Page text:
Benton was encouraged to move into directing in 1972 by Stanley Jaffe, then president of Paramount, and has, despite a number of misfires, made a number of fine films, several of which have enjoyed considerable critical and popular acclaim. His very first film was a minor gem. "Bad Company" (1972) got lost amid the many other revisionist Westerns of the period but boasted grim humor and compelling detail in its story of drifters in the Old West. Benton received an Oscar nomination for his offbeat script for the amusing and clever detective story "The Late Show" (1977), which he also directed, and enjoyed the popular reception of his work on the screenplays for "What's Up Doc?" (1972, written with Buck Henry and Newman) and "Superman" (1978, written with Mario Puzo, Newman and Newman's wife Leslie). He then hit the jackpot with "Kramer vs. Kramer" (1979), which completed a trend away from macho male stars to sensitive, family-oriented men. A straight forward, sober account of a divorce custody battle told from the father's point of view, the film won Oscars for both Dustin Hoffman and Meryl Streep, and Benton himself copped two awards for his direction and screenplay. The film itself also took Best Picture.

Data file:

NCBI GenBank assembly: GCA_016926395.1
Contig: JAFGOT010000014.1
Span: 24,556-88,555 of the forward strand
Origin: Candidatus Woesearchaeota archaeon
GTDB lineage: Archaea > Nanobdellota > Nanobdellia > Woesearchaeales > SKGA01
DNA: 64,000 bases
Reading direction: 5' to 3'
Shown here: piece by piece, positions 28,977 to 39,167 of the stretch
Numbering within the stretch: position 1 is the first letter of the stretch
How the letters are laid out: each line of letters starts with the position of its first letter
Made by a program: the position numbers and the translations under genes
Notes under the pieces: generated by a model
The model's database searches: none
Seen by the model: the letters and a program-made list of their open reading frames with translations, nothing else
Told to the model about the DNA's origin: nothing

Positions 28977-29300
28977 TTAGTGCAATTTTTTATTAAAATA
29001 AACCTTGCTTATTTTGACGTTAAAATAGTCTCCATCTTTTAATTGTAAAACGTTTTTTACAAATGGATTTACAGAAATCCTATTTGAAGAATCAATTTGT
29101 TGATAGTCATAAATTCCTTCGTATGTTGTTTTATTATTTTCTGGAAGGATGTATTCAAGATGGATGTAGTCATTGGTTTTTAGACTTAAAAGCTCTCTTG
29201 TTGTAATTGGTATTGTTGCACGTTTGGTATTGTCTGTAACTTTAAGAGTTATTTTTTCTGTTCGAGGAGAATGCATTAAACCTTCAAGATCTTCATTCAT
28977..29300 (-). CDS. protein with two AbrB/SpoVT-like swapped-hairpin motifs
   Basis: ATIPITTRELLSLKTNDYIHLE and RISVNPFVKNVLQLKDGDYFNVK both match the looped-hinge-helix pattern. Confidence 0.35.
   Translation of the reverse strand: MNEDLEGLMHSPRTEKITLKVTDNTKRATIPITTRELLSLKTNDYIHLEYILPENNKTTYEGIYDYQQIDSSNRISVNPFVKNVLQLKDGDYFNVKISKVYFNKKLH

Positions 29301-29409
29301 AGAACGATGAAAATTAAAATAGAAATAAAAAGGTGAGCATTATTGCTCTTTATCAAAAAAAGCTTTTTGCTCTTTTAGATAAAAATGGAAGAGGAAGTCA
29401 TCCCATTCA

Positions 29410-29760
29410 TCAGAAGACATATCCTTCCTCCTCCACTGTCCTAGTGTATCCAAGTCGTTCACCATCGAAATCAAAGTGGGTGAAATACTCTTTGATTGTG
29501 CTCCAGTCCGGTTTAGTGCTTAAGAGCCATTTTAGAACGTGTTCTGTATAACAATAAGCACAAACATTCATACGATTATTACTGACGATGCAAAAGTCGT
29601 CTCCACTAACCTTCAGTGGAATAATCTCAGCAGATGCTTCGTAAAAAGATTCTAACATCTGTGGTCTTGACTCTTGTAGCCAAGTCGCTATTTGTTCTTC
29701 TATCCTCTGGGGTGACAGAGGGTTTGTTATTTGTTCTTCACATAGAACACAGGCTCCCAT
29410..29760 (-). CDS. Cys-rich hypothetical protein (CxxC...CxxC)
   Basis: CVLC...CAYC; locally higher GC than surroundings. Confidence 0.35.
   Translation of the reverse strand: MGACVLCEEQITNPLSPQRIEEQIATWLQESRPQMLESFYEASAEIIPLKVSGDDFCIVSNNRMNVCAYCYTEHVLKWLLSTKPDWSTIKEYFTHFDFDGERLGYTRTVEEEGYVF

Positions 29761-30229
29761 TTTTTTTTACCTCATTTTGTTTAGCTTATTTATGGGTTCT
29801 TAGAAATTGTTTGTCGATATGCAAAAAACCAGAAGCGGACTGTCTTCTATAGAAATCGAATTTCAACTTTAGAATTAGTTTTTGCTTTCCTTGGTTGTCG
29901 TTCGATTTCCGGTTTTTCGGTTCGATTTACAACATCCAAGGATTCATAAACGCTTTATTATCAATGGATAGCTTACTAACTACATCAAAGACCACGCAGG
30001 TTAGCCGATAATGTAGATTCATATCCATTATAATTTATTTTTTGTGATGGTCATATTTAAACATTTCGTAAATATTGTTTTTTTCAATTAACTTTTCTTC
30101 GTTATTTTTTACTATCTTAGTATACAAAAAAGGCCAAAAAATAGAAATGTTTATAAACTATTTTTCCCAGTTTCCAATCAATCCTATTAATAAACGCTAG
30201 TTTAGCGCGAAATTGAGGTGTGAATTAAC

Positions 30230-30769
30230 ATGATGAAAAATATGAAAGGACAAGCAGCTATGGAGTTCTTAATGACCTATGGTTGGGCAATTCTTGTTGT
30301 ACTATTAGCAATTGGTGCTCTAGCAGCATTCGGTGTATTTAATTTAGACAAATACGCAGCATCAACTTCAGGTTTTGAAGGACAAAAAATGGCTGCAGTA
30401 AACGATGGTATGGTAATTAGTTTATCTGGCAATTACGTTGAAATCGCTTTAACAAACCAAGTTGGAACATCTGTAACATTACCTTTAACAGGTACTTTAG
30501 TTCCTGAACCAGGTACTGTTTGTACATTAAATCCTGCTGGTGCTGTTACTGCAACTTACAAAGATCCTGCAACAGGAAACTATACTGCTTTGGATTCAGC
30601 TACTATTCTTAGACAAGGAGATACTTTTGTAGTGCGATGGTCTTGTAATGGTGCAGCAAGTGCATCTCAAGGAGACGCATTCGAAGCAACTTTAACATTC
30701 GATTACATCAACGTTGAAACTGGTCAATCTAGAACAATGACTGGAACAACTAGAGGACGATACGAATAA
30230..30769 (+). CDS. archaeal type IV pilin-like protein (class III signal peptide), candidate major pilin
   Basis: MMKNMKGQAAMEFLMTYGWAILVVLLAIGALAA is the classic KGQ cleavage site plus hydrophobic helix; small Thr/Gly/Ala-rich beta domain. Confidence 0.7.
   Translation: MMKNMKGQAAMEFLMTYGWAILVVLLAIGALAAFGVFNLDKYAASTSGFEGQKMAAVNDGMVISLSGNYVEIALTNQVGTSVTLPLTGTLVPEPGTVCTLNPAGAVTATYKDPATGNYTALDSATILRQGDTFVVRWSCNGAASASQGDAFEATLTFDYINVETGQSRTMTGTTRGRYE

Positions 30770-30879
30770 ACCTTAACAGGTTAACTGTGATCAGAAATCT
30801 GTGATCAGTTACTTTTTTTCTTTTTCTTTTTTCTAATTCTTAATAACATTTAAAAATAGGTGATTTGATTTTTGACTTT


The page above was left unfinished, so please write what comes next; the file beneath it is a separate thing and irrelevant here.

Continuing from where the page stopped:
Not a prolific filmmaker, Benton did not come out with another film until 1982's disappointing mystery muddle, "Still of the Night" (1982), which starred Streep. He had rather more luck with his original semi-autobiographical Academy Award-winning screenplay for "Places in the Heart" (1984), and he guided Sally Field to an Oscar for her portrayal of a resolute farmwoman in Depression-era Texas. The comedy thriller "Nadine" (1987) passed by without garnering much notice, however, and Benton suffered a much larger setback with his expensive but unpopular production of "Billy Bathgate" (1991). Returning to the Depression to tell the story of a young boy who rises up in the mob scene with the help of gangster Dutch Schultz, the film boasted a handsome production and fine period detail, but viewers didn't seem to warm sufficiently to either the story or the performances.